Why Me?
Enduring the Severity of God in the Context of His Grace

By Greg Wright, July 2006

No matter how solid and biblical a person's theology is, when tragedy strikes that person's home, he is going to ask, why me? He may believe that God ordains all that comes to pass. He might affirm that God either causes or permits everything that happens. He may be familiar with the hundreds of ways that God uses suffering for good. He might even be able to read Romans 8:28 in Greek. Still, when it is his life and his family that is afflicted, the why me question is going to arise.

The purpose of this article is not to lay out possible solutions to the why me question. Nor is it to criticize those who ask it. In fact, it is not even an attempt to explain how God uses suffering for good purposes. Rather, I have written this article to help all of us bring the right context to bear upon the why me question. The right context would take into account all of our dealings with God, not just particular instances of suffering.

For example, everyone experiences some measure of the common grace of God, and we usually do not ask why me questions about that. Both kind and wicked people benefit from rain, from sunshine, from people they love, and from the work of their hands.

At the same time, everyone experiences some measure of the severity of God, even Christians.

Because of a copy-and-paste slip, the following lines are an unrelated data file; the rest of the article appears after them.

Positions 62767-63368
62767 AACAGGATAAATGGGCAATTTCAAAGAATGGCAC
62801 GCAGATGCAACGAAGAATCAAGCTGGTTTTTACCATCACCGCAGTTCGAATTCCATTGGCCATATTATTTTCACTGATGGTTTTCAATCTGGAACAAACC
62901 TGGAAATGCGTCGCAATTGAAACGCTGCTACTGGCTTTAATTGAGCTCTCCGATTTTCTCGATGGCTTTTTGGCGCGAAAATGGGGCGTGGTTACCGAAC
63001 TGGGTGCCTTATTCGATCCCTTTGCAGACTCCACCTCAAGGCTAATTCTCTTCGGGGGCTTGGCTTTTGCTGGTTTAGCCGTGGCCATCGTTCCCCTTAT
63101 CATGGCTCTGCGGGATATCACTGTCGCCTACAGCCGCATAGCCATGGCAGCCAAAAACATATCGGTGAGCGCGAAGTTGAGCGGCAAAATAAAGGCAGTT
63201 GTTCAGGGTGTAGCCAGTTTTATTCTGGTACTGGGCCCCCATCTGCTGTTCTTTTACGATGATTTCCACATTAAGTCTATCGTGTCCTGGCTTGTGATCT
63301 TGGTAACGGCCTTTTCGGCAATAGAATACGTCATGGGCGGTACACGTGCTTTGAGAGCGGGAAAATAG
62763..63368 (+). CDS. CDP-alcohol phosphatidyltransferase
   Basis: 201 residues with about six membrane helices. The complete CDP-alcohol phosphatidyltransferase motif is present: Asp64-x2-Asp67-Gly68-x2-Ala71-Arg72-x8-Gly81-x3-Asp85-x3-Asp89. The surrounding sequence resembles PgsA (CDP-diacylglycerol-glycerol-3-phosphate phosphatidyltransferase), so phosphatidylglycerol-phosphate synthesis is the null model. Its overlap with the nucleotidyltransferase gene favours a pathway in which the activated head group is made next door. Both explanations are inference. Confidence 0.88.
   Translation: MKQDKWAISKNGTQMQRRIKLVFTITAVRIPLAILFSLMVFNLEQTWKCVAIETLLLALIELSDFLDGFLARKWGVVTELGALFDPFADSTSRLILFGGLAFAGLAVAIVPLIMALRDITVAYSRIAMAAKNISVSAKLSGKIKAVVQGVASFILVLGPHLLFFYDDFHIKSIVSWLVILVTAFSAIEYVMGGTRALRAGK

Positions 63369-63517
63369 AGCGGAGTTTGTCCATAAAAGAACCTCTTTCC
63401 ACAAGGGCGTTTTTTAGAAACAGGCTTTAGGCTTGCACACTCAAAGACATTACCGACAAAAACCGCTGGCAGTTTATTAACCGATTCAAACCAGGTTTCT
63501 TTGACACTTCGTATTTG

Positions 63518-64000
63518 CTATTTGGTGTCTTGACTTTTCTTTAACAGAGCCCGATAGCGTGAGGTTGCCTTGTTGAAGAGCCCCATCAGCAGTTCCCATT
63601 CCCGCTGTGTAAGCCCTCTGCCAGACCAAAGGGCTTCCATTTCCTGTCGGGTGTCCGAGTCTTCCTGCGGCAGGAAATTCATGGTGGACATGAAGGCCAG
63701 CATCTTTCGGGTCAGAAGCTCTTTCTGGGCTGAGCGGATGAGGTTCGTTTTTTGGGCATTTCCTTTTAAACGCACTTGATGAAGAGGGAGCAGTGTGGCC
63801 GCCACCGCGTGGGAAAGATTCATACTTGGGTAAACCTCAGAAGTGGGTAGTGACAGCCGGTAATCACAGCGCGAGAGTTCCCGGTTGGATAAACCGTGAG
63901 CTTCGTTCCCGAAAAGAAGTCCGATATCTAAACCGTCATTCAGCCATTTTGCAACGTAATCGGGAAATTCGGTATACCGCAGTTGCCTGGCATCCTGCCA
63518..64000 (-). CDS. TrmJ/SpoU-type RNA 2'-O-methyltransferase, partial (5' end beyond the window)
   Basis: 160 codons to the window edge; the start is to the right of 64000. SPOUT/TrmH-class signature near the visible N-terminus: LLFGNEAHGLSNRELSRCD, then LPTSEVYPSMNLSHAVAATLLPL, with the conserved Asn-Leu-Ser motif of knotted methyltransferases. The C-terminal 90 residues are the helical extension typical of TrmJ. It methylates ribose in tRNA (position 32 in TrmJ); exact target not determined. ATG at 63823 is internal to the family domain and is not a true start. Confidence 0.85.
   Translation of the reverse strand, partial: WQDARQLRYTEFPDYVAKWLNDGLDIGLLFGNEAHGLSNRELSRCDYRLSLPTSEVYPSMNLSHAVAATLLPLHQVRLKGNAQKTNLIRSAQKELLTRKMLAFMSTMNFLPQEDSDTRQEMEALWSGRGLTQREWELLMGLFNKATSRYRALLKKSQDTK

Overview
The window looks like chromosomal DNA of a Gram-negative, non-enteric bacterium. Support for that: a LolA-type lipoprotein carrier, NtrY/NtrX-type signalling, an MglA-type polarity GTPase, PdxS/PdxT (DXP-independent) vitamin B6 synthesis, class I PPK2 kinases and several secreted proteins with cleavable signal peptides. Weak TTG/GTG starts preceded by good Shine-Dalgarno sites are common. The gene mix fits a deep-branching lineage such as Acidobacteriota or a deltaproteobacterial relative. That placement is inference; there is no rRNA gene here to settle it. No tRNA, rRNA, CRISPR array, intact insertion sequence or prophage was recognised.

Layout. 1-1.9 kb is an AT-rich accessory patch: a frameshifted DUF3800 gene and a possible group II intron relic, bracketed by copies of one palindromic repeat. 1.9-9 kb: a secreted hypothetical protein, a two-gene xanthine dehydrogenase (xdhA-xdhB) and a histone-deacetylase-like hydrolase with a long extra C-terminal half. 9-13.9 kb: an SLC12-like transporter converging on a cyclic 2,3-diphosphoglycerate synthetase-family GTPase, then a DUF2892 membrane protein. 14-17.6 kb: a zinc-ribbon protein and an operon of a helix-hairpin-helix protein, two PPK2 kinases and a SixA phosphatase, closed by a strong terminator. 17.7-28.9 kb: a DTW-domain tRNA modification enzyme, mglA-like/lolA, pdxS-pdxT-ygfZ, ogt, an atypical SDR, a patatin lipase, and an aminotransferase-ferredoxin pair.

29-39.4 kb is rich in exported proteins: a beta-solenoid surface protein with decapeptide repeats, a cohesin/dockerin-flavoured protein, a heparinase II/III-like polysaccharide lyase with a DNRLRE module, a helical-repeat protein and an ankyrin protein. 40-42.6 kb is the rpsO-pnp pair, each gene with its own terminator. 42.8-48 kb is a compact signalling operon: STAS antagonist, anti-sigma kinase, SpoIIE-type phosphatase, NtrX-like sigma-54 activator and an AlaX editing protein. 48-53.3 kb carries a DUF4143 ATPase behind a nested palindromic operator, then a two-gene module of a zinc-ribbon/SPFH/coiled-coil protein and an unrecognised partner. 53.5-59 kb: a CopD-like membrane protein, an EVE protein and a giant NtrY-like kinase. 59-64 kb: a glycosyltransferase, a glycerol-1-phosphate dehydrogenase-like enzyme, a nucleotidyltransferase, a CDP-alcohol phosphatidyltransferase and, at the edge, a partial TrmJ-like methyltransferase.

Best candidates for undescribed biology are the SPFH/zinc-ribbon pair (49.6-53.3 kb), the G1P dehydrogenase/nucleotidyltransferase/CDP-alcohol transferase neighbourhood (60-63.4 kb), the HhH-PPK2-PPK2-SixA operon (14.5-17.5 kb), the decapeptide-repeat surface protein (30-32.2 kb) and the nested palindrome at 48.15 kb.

The situations that prompt us to ask why me are as diverse as suffering itself. The diversity and prevalence of suffering unnerves us. Even in peaceful times, we know that suffering is peaking around the corner. It threatens us. It scares us, and we run from it. But no matter how fast we run, like an untiring football player, suffering eventually tackles us and sends us crashing against the ground. For a little while, nothing seems bigger or more important than the suffering we are enduring.

Then, by the grace of God, our eyes catch a glimpse of Calvary. Once again, a familiar voice reminds the Christian, "He died for you." Suddenly, a different form of the same question arises:

Meanwhile, the unbeliever continues to experience the severity of God. At the same time, the unbeliever also experiences a measure of common grace, but this is only temporary. For when death comes, grace will be withdrawn, and the severity of God will be poured out into an overflowing cup of eternal suffering. This could have been our destiny.

Instead, even while we continue to experience some measure of the severity of God, for us, this is only for a season. Like the unbeliever, we also have God's common grace, but we have much, much more. We have God's particular grace--the grace whereby God saves and sustains his people. We can boldly face tomorrow, because we know that whatever happens, God's grace will be there for us. And we can bravely march forward towards the sunset of our lives, knowing that all of our suffering will soon be over, replaced by the indescribable joys of heaven.

Why us? Why me?

Faith is demonstrated when, in the midst of enduring the severity of God, we are encouraged by the grace of God. The question why me is an important question, but we need to see more than the severity of God when we ask it. A careful reflection upon the grace of God will help us to have a redemptive perspective as we, for a season, continue to experience some measure of the severity of God.

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